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Choose Your Tribe

“You have been set apart as holy to the LORD your God, and he has chosen you from all the nations of the earth to be his own special treasure” (Deut. 14:2).

Where do we move from here? This is the question on everyone’s heart. After the elections this week, our nation is torn between two camps. I do not mean two political camps. The real battle in America is a battle of faiths: faith in the god of secularism and faith in the God of Truth. There has always been a rift, but this rift has grown. It has stretched out and bulged. The differences between the two camps are more distinct than ever and we must anticipate that to continue — two worlds pulling apart.

King David watched as two camps gathered in his day. He was a young man when he looked over the valley. Two armies stretched out — like an ocean parted down the middle — the Jews and the Philistines. I was a teenager when I saw the place. 16 miles from Jerusalem is the Valley of Elah. It surprised me. Growing up hearing stories of the battle, when David slew Goliath, I pictured endless sands and dunes. Instead, it is lush and bucolic. It looks like a scene you might see in Oklahoma, around the Wichita Mountains.

David knew the lore. He had heard the scriptures. Young and tender, he looked up at the colossal giant, Goliath, he heard the cries of the Philistines, and he stood unmoved. What could they do? God had chosen the Jewish people. He had set them apart for His own. The victory was already made.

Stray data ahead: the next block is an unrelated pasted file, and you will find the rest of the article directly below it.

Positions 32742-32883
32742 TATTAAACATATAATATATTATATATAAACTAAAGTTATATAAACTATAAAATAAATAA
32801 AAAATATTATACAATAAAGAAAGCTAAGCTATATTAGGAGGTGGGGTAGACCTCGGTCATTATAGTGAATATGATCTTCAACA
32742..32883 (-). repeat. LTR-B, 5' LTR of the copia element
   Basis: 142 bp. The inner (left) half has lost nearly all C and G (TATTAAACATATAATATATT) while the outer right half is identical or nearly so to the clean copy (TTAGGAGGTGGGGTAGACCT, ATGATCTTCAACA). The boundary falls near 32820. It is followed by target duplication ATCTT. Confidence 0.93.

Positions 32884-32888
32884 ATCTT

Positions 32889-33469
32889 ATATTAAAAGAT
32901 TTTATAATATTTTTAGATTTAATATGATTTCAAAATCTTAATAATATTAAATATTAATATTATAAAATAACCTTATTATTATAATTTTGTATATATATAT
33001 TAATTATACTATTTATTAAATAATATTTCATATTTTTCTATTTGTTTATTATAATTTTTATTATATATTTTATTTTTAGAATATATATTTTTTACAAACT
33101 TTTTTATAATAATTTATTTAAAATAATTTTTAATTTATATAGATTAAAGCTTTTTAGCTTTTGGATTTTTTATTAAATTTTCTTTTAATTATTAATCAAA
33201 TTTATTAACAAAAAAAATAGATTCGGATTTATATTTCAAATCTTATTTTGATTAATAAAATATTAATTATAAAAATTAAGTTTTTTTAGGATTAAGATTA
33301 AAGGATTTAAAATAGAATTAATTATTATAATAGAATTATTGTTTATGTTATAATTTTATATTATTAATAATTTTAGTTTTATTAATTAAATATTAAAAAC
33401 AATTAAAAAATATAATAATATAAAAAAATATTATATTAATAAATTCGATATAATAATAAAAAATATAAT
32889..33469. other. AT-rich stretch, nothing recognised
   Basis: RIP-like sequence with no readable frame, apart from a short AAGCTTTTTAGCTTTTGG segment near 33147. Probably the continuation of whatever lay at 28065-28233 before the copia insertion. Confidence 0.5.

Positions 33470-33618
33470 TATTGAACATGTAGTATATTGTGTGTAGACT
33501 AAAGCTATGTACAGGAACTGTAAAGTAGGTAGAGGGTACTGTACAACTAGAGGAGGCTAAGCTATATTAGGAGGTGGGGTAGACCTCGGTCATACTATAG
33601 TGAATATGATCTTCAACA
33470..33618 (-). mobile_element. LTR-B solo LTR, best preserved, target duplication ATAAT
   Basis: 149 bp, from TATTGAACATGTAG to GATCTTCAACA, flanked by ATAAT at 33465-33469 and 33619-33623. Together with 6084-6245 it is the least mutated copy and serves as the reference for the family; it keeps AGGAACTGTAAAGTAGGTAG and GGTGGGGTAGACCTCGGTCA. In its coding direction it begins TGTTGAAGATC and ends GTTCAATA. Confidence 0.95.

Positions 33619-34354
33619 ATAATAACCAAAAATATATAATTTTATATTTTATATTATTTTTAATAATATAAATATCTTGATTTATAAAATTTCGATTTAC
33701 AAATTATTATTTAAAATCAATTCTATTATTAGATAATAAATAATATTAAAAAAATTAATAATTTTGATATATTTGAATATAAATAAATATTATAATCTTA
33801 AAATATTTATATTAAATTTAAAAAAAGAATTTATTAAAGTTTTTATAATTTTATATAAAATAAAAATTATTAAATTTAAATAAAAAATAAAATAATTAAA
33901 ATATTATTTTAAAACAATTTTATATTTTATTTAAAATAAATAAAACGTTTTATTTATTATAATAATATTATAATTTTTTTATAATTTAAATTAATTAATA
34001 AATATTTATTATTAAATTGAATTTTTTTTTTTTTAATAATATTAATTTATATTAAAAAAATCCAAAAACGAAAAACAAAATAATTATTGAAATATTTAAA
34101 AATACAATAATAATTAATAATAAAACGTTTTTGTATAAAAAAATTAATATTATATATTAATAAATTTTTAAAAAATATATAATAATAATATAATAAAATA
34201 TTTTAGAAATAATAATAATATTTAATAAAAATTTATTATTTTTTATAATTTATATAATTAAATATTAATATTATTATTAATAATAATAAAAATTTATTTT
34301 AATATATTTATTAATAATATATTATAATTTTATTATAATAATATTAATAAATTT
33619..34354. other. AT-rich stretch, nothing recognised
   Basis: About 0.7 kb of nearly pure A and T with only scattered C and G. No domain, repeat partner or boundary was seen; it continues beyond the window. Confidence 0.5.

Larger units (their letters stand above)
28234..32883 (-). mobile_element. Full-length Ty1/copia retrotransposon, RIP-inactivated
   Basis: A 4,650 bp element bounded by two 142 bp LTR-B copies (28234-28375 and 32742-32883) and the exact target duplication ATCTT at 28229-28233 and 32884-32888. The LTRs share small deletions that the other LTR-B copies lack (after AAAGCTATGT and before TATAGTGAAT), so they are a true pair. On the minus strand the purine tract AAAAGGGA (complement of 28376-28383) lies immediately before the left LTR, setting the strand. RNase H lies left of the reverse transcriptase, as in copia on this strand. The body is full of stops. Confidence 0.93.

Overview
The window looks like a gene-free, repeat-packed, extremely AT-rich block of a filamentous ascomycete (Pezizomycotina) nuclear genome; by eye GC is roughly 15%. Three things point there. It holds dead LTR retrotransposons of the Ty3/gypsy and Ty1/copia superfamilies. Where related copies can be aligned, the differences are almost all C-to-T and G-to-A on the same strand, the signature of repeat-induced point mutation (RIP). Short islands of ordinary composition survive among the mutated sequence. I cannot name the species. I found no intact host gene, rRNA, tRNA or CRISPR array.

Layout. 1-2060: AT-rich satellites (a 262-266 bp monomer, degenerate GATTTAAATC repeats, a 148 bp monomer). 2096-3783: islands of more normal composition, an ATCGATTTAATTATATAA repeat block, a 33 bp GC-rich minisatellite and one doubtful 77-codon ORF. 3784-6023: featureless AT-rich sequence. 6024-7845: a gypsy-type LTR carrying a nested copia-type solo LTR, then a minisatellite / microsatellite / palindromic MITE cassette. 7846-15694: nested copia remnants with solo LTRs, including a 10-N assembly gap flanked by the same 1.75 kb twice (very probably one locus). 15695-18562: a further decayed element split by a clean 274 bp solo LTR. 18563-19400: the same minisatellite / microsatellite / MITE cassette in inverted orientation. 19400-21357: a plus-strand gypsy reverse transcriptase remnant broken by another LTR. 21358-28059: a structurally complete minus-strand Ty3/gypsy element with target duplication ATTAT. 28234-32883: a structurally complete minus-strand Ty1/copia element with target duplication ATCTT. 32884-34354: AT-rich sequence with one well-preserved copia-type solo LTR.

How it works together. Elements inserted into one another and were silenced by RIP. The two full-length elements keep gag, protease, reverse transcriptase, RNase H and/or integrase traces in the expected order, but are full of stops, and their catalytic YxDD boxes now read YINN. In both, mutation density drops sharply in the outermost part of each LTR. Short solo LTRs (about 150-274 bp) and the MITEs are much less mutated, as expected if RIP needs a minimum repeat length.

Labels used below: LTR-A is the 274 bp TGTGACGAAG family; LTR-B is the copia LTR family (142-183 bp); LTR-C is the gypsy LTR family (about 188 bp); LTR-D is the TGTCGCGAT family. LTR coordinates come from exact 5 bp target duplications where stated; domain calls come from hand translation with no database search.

Our times are no different. The battle is no different. However daunting the odds, we know who has the final victory and we know what we have to do. We must be the Church.

Israel was one people set apart from a raging world. They were a light on a hill, constantly threatened by raging seas and tempestuous storms, always nearly swallowed up, but never extinguished. The New Jerusalem is no different. The tiny flame at the altar of Christian Churches has flickered steadily through every century, every tyranny, through the good times and the bad times. Where do we move from here? We must be the Church.

What does it mean to be a Christian today? Archbishop of Philadelphia, Charles Chaput, gave an address to a post-Christian nation. A Christian is “a man who knows what he is doing and where he is going in a world [that] no longer [knows] the difference between good and evil, yes and no. He is like a god standing out in a crowd of invalids.” This is not about boasting. This is a statement of the reality of the world, and our need to be the Church.

It was hard, last Monday morning, to sit down and write this sermon. What could I say? How could I know where America would be by this time? So many questions are up in the air; so much turmoil, division, anxiety, and anger. I was shocked when I turned to the Gospel of the Sunday. The Holy Spirit really does move constantly in the Church, and arranges our calendar and services precisely as we need.

Pharisees came to Jesus with a question. They were sneaky, hoping to trick him. “Teacher, we know that you are true, and teach the way of God truthfully, and care for no man; for you do not regard the position of men. Tell us, then, what you think. Is it lawful to pay taxes to Caesar, or not?’” The Jewish society was split in two. One fraction identified with the State. The other resisted. Their society was fractured by ideological tribalism, much as is ours. Where would Christ cast his lot?

“Render therefore to Caesar the things that are Caesar’s, and to God the things that are God’s.”